Pamela Druckerman’s latest novel French Children Don’t Throw Food: Parenting Secrets From Paris glorifies the French method of bringing up their bébé, tying up Druckerman's personal experience as an American Mother living in Paris for 10 years.
Druckerman discusses matters such as a pregnant mother's behaviour, parents keeping out of playgrounds, and the compulsory five or 10 minutes wait to make sure that the baby is truly awake and unhappy rather than picking him up at the first sound of complaint.
Some may agree and vehemently apply every precept. Others may feel indignated and reject practices they consider as cruel.
But what definitely deserves a very close look is the way the French educate their children’s palate. Considered just as important as their manners or grammar skills, French parents do make sure their toddlers learn to be open-minded about what they eat. And they do grow up into healthy teenagers and young adults.
Britain is anxious to solve a growing obesity epidemic that is endangering an entire generation.
While new guidelines are suggesting to include curry in toddlers’ nursery menus to boost their food in energy, carbohydrates and essential minerals, health authorities in Lincolnshire, where one in three children are considered obese, have introduced a pilot scheme to 32 schools to improve the nutritional value of students' lunches.
Moreover, celebrity chef Jamie Oliver has signed up to tackle the issue. Understanding the power of television, he proved that change was possible. Jamie's School Dinners became an international success and the support from the British public led the British government to commit more than one billion pounds to the school food system as well as placing a ban on processed junk food in all UK schools.
While the British are picking their brains to offer healthy food options to children, Druckerman seems to say the French have gotten it all figured out. And effortlessly, too.
Her child’s day-care meals are akin to haute cuisine bistro menus with four courses and a different cheese every day.
She describes a scene she had never witnessed before: Two-year-old children sitting quietly waiting to be served their lunch, listening curiously to their teachers’ explanation of every dish they have in front of them.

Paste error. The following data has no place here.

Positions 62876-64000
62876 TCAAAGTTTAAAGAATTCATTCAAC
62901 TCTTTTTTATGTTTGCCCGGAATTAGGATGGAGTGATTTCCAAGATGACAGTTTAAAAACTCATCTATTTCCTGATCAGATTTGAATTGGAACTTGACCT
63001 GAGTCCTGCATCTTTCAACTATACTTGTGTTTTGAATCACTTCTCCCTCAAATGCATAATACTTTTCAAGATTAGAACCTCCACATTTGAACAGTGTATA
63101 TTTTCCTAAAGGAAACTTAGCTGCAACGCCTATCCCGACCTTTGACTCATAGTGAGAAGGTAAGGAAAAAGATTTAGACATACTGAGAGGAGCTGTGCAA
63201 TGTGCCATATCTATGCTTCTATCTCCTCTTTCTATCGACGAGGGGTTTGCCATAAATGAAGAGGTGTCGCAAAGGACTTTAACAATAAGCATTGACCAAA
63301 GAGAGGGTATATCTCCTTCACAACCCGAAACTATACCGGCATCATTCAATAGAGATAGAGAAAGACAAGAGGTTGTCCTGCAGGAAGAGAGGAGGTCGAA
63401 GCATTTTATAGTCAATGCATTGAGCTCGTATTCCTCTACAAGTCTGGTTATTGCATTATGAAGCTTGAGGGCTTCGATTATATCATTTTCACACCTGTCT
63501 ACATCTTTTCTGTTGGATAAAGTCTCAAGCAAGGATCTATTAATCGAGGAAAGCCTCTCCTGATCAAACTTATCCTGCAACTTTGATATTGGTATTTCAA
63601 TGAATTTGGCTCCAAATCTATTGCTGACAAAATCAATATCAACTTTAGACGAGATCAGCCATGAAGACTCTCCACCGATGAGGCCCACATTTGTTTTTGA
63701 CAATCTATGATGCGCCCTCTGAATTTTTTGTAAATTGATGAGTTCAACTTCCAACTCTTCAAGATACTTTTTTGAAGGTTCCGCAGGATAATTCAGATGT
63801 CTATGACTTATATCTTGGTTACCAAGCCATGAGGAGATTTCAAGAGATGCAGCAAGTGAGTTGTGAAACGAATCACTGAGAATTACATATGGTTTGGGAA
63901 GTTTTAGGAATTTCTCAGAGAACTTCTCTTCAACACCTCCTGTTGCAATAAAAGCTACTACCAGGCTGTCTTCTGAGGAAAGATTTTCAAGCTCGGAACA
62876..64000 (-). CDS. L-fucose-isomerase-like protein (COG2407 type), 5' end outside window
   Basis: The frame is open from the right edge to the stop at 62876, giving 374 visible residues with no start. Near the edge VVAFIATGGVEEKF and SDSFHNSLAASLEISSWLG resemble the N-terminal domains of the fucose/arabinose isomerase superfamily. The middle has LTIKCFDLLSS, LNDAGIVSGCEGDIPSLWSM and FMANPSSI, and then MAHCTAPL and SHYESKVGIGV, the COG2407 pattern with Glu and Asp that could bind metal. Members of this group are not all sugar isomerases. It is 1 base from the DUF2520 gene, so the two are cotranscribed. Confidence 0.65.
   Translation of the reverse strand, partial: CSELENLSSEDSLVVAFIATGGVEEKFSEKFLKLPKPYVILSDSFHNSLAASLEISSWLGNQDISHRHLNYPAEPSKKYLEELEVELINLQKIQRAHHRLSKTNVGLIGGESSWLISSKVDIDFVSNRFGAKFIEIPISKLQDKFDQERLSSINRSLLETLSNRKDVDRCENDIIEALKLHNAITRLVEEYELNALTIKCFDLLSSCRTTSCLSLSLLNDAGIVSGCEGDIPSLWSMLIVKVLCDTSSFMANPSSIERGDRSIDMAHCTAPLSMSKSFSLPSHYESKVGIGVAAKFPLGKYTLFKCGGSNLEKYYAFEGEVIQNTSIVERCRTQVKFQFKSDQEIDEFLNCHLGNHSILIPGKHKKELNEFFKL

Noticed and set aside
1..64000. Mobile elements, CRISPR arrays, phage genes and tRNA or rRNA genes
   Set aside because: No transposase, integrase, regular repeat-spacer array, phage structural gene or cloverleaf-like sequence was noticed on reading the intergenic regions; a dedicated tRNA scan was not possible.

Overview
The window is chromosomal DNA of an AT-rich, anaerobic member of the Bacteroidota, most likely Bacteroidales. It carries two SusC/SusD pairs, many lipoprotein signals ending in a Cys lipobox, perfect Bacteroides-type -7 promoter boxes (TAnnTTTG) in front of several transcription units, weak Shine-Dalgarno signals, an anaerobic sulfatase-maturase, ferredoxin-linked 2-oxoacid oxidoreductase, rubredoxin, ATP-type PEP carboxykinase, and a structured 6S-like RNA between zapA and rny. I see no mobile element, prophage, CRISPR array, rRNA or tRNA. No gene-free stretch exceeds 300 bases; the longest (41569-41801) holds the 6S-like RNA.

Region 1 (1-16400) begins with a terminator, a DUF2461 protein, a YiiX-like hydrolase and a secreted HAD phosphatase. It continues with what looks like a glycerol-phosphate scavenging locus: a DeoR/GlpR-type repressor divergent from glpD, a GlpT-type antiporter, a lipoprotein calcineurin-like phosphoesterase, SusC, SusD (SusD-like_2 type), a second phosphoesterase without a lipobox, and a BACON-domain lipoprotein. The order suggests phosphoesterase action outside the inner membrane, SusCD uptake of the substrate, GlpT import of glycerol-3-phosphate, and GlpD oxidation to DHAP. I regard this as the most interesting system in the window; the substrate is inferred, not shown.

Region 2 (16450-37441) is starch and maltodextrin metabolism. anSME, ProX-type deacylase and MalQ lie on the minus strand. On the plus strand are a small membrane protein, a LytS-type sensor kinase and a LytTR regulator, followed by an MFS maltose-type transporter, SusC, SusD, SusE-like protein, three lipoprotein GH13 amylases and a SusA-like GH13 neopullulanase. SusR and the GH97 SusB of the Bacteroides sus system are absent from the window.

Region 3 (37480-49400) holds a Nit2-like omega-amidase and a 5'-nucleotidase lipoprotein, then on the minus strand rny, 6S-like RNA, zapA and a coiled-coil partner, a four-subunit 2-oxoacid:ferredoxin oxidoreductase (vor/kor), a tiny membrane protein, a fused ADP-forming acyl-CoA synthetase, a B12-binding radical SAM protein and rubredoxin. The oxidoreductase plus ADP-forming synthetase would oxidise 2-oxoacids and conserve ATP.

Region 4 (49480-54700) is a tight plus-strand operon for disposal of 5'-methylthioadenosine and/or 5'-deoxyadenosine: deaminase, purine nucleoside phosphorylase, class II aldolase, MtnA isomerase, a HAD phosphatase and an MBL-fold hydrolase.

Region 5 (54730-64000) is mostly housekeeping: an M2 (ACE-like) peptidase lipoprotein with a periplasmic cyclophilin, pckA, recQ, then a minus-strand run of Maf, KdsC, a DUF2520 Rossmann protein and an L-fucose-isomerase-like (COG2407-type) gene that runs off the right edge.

Duckerman adopted the Gallic principle with her own progeniture: you don’t have to eat it all, but you have to taste it all. It is not about force feeding children. Rather, the French parent will not give up and will gently, humorously propose the same food - 30 times if necessary.
The technique is consistent with the basic and logic belief that toddlers do not have inherent likes or dislikes. The flavour of all foods is inherently interesting, and it is the parents’ role to make sure their children try them.
Druckerman also notices that, unlike in the US, there is no "children's food" in France, nor do you find children on mono-diets. They eat the same foods their parents do, and enjoy it.
Having been raised in France by French-Italian parents, I remember the startled look of my parents’ friends visiting from the US or the UK as I joined them at dinner time, gladly devouring my pot-au-feu, or bar en papillote. Not only was I listening (amittedly, a little bored) to their conversations, but most importantly I was truly enjoying the food I was given.
French parents are not necessarily superior in the education they choose to give their children. But having children share meals contributes to the child feeling involved in the family life and gives them a sense of responsibility about the do's and don'ts of healthy eating.
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